My greatest joy has been to see the progress made by some of the female producers. They have made profits from the project and we continue to see more women grow their incomes. And my greatest achievement so far has been to see farmers get a good harvest and also see their vegetables healthy and without any pests or diseases.

Going forward, my goal in the project is to continue to work with more female farmers and find more ways to motivate and encourage them to be part of the project. One of the ways I think we can do this is by conducting more training sessions where the women will get to learn more about the project and they’ll get to see why they need to join and be part of this network.

Anthea Ndyamuhaki

In a period of less than two years, my country has been through two lockdowns, each lasting more than two and a half months. Because of this, many families, careers and businesses really suffered.

Because of the covid-19 pandemic, I had to go on unpaid leave for two months. Life was difficult – the hotels that we supplied our agricultural produce to closed down, so we did not have a market for our products. I had to find a way to pay my bills. I have people depending on me, so I had to find a way for all of us to survive.

My family and friends were supportive, but I knew I couldn’t fully depend on them to take care of all my needs. I first began by cutting back on expenses. For example, we stopped hiring labour for activities that we could do in our garden, and we found alternative markets for our produce just within our neighbourhood. I also learned to make liquid soap from a colleague of mine, and we sold the soap, which was on demand, to customers.

I enrolled at a colleague’s for homemade liquid soap making during that time. We started making, we branded and started selling and this surely has since yielded well because the demand was good. I appreciate every little thing that we did then to keep us going through the difficult times, because what we did then still counts today.
As a youth agent and farmer at Kayonza Growers Tea Factory, I have been working to ensure that farmers are always updated on any new and relevant information that will help them grow their agribusinesses especially during the pandemic. For example, we reach farmers in their homes and in the tea collection centres, by sharing posters containing information on how they can still manage their tea farms and grow their businesses despite the pandemic. And we plan to continue to work together with the tea farmers in Kayonza throughout the pandemic.

Rosario Salas

Rosario Salas is Q Grader and in charge of quality in Huadquiña producer organisation in Cusco, Peru. After finishing school, she studied food industries in Universidad Nacional Agraria de la Selva. Then, Huadquiña producer organisation supported her to obtain her Q grader certificate and hired her to supervise coffee quality for exportation. Rosario’s case is a good example of how young people can be engaged in agriculture in their communities by the creation of challenging jobs.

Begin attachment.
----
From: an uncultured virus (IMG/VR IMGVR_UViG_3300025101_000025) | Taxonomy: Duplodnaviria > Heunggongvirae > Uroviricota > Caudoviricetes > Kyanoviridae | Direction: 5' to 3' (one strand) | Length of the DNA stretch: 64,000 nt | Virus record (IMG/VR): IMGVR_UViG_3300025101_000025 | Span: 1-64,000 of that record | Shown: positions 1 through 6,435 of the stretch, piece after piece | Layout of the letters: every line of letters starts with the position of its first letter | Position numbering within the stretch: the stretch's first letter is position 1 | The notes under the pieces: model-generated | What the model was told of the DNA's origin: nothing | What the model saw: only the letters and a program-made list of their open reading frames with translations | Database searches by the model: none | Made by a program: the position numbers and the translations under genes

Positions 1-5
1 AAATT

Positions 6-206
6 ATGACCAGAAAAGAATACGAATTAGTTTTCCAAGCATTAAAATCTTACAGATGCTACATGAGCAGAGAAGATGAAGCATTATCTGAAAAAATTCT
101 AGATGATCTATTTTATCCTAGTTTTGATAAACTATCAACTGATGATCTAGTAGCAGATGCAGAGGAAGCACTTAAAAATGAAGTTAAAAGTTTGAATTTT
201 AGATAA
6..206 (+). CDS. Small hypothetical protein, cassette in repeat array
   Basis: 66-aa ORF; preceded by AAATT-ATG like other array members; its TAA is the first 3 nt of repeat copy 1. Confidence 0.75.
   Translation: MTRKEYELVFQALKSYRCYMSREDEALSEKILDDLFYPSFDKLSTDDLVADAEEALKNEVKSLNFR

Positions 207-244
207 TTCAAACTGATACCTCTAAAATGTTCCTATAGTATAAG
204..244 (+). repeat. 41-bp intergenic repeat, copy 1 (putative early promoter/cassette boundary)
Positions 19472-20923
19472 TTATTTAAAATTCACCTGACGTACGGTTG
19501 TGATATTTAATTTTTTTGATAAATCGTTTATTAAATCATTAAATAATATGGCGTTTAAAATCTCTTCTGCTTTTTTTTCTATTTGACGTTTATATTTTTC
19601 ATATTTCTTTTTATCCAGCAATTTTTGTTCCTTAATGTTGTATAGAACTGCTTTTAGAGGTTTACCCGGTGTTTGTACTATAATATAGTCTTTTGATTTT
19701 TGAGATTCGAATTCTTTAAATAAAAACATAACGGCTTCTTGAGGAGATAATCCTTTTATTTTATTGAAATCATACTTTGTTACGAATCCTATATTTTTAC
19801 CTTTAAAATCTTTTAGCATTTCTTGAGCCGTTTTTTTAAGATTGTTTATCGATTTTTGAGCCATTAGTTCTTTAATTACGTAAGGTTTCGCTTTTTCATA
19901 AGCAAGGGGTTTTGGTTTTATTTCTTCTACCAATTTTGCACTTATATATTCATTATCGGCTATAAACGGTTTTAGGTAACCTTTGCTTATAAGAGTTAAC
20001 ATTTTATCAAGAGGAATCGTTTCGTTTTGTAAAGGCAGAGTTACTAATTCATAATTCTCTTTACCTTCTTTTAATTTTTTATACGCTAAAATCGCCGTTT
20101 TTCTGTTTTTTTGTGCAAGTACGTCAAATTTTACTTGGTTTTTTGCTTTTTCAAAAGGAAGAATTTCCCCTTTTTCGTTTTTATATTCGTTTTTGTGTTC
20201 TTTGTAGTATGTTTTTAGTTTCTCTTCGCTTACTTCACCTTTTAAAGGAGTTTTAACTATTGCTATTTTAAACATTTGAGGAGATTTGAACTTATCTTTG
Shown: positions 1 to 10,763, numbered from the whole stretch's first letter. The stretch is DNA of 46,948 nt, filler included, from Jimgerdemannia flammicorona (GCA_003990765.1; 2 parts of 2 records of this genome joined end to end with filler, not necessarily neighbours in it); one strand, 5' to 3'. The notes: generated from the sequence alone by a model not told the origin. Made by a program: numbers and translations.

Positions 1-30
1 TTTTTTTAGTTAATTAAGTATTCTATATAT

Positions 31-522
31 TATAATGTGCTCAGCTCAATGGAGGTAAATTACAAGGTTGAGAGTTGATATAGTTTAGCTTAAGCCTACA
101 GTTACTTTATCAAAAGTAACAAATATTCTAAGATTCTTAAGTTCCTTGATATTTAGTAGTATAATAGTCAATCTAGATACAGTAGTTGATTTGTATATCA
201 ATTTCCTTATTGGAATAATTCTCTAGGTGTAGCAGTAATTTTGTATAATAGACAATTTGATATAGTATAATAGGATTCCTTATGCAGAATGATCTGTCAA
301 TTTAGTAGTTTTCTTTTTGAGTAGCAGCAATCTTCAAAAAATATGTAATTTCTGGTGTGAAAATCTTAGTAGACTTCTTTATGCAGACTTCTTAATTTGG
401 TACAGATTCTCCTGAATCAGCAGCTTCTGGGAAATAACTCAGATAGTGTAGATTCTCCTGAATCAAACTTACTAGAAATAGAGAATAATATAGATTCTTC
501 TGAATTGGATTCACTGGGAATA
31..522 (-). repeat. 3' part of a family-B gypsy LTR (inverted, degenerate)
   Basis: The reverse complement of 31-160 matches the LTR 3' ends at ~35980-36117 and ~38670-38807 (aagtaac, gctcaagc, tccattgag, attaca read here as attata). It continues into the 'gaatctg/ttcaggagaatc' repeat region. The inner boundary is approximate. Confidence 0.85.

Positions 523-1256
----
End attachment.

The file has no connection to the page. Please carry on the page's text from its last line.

“I am happy that the Huadquiña cooperative has given me the opportunity to work and now I am contributing to the development of my community in Santa Teresa, Cusco” 


For more information about Rosario and how our work is contributing to the challenges of youth employment in Peru, please read this blog article here.

Niwahereza Abias

Niwahereza Abias is  youth sales agent from the Youth Innovation Hub, Kayonza Growers Tea Factory Centre of Excellence. He initially worked as a youth agent in data collection, working with the promoter farmers to collect information in support of our farmer-led data system. Now he is acting as a sales agent earning a commission on the weekly sales of produce’ collected from farmers across the region.

“This has helped me in so many ways as I have been able to increase my income; with this commission I was able to start my own piggery farm that is growing to a bigger project.”

Niwahereza has also been able to gain experience in identifying market opportunities and learning how to negotiate prices to the satisfaction of all parties.  Furthermore, his experience working directly with farmers has allowed him to acquire new farming skills and techniques from experienced farmers that have help him improve his farming practices.

“My work as a youth agent  has inspired me to invest in farming as a business and I’ve also created a strong network with farmers and different organizations that I supply the produce to, hence trust, recognition, convenience, and transparency is ensured.”


Peter has a 3 acre tea farm at at Sireet-OEP in Nandi Hills, Kenya. As part of the Centre of Excellence Peter has been supported to diversify his income by introducing new crops and establishing them as additional enterprises on his farm.

Training: Initially, Peter was supported to access training and information services to establish tissue-culture banana and beekeeping enterprises on his farm.

Finance: In 2018, Peter received a $1,300 loan from the ROTA fund to purchase the inputs and launch his banana and honey enterprises.

Data: Peter has been collecting records and has a weather station on his farm, enabling him to correlate productivity, weather and income data.

Market Access: Youth coordinators have helped to create links to local markets, and they transport and sell Peter’s bananas and honey for him.

Peter has now been able to pay back his entire ROTA fund loan and his honey and banana enterprises have increased his overall income by 62%. With the new co-branded products being launched in 2019, Peter hopes to invest in additional beehives and sell even more honey.